It is NOT the case that every INSTANCE has it's own static segment.
Every CLASS has its own static segment that is accessible by any constructor, function, or method of that class.
A static variable belong to the CLASS and is stored in THAT class' static segment, so their values are not only accessible by that class's subroutines (constructors, functions, and methods), but any change made to a static variable persists and is then visible to other calls to one of that class's subroutines.
A field variable belongs to a particular INSTANCE of a class and is only visible to the constructors and methods of that class -- functions are not associated with a specific instance and therefore have no way to even know which instance's field variables it should be accessing.
The local and parameter variables are local variables specific to each call of each subroutine (the kind of subroutine doesn't matter).
If you have a declaration
static Array heap;
then you have a SINGLE variable in the static segment named "heap" and the value stored in that single variable is a reference to (i.e., the address in RAM of) an object of type Array that has been (or will be) created using a constructor for the Array class.
To add to this, remember that a static variable is common to (shared among) all the instances (or objects) of the class because it is a class level variable. Static variables are used when only one copy of the variable is required.
Whereas a field is specific to a single instance of a class. You might have a "Person" class with fields such as age and height. Age and height are fields because you want every instance of the Person class to store its own age and height. Imagine an Array or linked list (or whatever data structure) of 1,000 Persons, each with their own age and height. Age and height are fields.
The Person class might define a static variable that any Person instance (or function) can access. But a static variable is a class level variable, stored only once, to be shared by all 1,000 Persons. You can think of it as sort of a global variable, although it's at the class level. Other classes cannot see them. One example might be a total count of all Persons created - the Person class could track that in a single static variable. Another example might be as a constant used by other functions in the class.
That is correct. The "other classes cannot see them" is true in the sense that they cannot see them using Jack syntax. But any Jack program has access to all the memory, so if it knows which address the compiler assigned them to, they can read or even modify them.
yes, RAM - RAM will store all the static variables for all the classes in your compiled project. But a Jack programmer would usually ignore this fact. Many Jack programmers wouldn't even know about those RAM locations because they don't have to know. What if someone had written a VM translator for a different machine (not the Hack machine)? Then those RAM addresses would be bogus.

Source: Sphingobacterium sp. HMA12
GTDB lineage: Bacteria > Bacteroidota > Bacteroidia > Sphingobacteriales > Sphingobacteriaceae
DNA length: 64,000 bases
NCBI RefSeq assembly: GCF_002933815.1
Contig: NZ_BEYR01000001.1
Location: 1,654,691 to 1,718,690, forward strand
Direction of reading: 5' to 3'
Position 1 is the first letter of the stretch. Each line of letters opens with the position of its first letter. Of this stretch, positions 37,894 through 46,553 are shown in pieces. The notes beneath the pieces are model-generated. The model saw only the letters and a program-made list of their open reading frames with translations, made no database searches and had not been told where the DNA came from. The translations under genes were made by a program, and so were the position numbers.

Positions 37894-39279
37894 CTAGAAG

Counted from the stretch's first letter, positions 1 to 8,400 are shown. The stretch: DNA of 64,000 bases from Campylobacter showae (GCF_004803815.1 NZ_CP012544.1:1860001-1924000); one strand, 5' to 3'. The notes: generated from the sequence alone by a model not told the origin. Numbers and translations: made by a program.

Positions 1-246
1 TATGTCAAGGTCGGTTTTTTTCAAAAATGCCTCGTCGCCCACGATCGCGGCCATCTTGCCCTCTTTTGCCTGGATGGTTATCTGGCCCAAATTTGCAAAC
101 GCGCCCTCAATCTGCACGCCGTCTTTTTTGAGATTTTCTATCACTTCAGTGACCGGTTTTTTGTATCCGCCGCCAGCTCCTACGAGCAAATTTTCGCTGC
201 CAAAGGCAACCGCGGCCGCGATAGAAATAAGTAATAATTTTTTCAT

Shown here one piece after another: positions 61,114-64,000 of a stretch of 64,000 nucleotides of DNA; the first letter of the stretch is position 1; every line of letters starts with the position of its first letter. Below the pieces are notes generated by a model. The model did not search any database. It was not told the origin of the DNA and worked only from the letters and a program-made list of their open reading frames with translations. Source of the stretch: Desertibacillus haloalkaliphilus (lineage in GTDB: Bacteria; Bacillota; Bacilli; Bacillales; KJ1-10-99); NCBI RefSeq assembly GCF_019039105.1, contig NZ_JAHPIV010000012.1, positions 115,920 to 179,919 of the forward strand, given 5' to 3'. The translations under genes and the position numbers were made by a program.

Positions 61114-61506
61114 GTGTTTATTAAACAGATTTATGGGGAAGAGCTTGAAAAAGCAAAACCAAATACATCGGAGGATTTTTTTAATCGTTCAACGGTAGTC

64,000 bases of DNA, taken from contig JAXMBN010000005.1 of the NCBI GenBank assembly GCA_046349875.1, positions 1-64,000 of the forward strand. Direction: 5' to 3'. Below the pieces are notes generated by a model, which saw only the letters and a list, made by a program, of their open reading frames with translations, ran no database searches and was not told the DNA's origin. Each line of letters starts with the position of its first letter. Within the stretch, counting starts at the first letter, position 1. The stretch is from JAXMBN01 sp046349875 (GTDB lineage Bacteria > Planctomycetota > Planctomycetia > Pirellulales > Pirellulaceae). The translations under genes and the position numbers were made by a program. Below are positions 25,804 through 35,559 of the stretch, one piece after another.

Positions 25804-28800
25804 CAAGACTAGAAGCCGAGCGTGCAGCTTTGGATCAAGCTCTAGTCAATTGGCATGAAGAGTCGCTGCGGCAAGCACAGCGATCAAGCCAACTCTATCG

Rather than poking around in memory, if you really want a class you write in Jack to externally expose a static variable for reading or writing, then you would provide functions or methods in your class that do that. That way you have a formalized API, and the class knows best how to read and write its own static variables.
Of course, classes do this all the time with their own field variables, too (though in that case it would have to be a method, not a function).
But the static variables are stored on the static segment, and each class have its own part of the static segment, e.g. Class1 uses RAM 16 to 18, Class2 uses RAM 19 to 21.
In that sense, we can peek/poke any static variables, of any class, on the static segment.
Is this right ?
Yes and no.
In theory, you can use Memory.peek() and Memory.poke() to access any RAM location in memory. Some tools, such as the VM Emulator, make this difficult in some instances because it believes that the THIS and THAT pointers should never point to memory outside of the Heap or Screen segments and will crash if you try to use them this way, so you have to play games that you really shouldn't in order to access arbitrary RAM locations below 2048.
But even if that's not the case, you have the problem of knowing what the mapping is between the Jack program's static variables and the RAM. For instance, let's say that the first Fred.vm file to be translated (which may or may not correspond to the first Jack class to be compiled) has three static variables that are used. These will get called something like Fred.static.0, Fred.static.1, and Fred.static.2 and these will, collectively, get mapped onto RAM, RAM, and RAM. But if the first use of one of these three static variables is Fred.static.2, that it will get mapped to RAM, and so on.